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Beyond gender: Constructing women's middle -class subjectivity in the fiction of Wharton, Austin, Yezierska, and Hurston
This study argues the need to consider the impact of social class in women's narratives. Beginning with the turn of the century, a time of great social and economic change for women, I examine how women writers challenge and redefine traditional notions of middle-class womanhood in order to accommodate emerging feminist ideals, for example, the rejection of marriage for the pursuit of a career. Using the fiction of Wharton, Austin, Yezierska, and Hurston, I explore how the female characters of their novels negotiate between traditional roles ascribed to middle-class women and new definitions of womanhood symbolized by the appearance of the "New Woman." Interestingly, while some middle-class ideals are rejected, i.e. domesticity, two of these writers, Wharton and Austin, nonetheless remain committed to a middle-class ideology. For Yezierska and Hurston, middle-class acceptance means necessarily negotiating the uncertain terrain between a desire for middle-class stability and the reality of one's ethnic and racial background. By highlighting the importance of class in the construction of female subjectivity, my study of women's narratives makes a substantial contribution to the field of feminist literary theory. ^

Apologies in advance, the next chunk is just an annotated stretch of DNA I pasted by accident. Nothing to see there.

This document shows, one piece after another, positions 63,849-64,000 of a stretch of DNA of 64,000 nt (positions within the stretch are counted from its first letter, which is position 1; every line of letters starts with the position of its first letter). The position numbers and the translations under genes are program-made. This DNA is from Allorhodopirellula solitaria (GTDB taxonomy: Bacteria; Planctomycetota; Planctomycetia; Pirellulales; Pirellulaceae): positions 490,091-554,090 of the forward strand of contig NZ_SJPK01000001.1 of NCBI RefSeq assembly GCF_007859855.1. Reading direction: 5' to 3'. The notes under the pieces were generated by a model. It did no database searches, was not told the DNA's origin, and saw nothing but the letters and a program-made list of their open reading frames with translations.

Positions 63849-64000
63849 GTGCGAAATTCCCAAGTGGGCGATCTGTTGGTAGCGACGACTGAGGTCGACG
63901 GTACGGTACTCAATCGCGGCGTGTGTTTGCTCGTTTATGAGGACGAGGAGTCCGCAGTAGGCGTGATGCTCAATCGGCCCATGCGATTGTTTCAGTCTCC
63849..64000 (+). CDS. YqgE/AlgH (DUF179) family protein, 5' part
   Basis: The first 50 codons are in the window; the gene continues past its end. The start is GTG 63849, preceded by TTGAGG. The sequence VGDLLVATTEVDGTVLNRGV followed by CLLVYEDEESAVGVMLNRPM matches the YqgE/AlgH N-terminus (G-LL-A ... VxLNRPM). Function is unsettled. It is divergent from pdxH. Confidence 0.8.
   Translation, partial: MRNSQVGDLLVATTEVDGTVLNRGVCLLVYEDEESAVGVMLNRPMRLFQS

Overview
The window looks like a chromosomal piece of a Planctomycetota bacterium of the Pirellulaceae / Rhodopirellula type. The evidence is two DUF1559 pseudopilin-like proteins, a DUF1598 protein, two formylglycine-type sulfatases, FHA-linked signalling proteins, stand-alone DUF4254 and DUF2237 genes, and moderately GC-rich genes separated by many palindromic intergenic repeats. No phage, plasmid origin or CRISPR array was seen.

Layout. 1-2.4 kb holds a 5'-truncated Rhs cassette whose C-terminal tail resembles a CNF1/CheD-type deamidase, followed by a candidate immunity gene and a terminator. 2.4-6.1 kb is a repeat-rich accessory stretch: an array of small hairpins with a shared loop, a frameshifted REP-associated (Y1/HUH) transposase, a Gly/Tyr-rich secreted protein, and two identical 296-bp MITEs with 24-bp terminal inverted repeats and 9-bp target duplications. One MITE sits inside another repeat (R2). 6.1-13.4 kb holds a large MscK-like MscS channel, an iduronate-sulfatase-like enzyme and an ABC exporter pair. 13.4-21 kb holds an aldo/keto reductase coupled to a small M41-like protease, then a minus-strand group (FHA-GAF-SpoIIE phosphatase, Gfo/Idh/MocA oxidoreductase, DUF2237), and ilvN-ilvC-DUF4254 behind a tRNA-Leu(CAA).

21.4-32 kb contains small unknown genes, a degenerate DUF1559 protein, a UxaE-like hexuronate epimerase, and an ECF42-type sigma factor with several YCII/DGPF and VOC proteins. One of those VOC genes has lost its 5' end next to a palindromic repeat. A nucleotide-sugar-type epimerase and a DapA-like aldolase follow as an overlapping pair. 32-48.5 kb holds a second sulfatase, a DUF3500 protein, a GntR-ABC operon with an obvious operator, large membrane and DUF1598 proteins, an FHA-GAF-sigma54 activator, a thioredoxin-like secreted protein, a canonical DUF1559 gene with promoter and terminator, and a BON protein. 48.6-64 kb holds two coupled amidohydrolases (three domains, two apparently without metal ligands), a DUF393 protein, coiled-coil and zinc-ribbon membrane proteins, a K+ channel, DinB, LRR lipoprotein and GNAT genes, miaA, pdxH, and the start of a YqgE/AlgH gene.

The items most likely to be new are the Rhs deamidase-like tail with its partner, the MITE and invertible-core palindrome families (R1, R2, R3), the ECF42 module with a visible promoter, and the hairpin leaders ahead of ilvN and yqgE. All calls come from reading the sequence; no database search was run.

Women's studies|American literature
Jackson, Phoebe Susan, "Beyond gender: Constructing women's middle -class subjectivity in the fiction of Wharton, Austin, Yezierska, and Hurston" (1997). Doctoral Dissertations Available from Proquest. AAI9737543.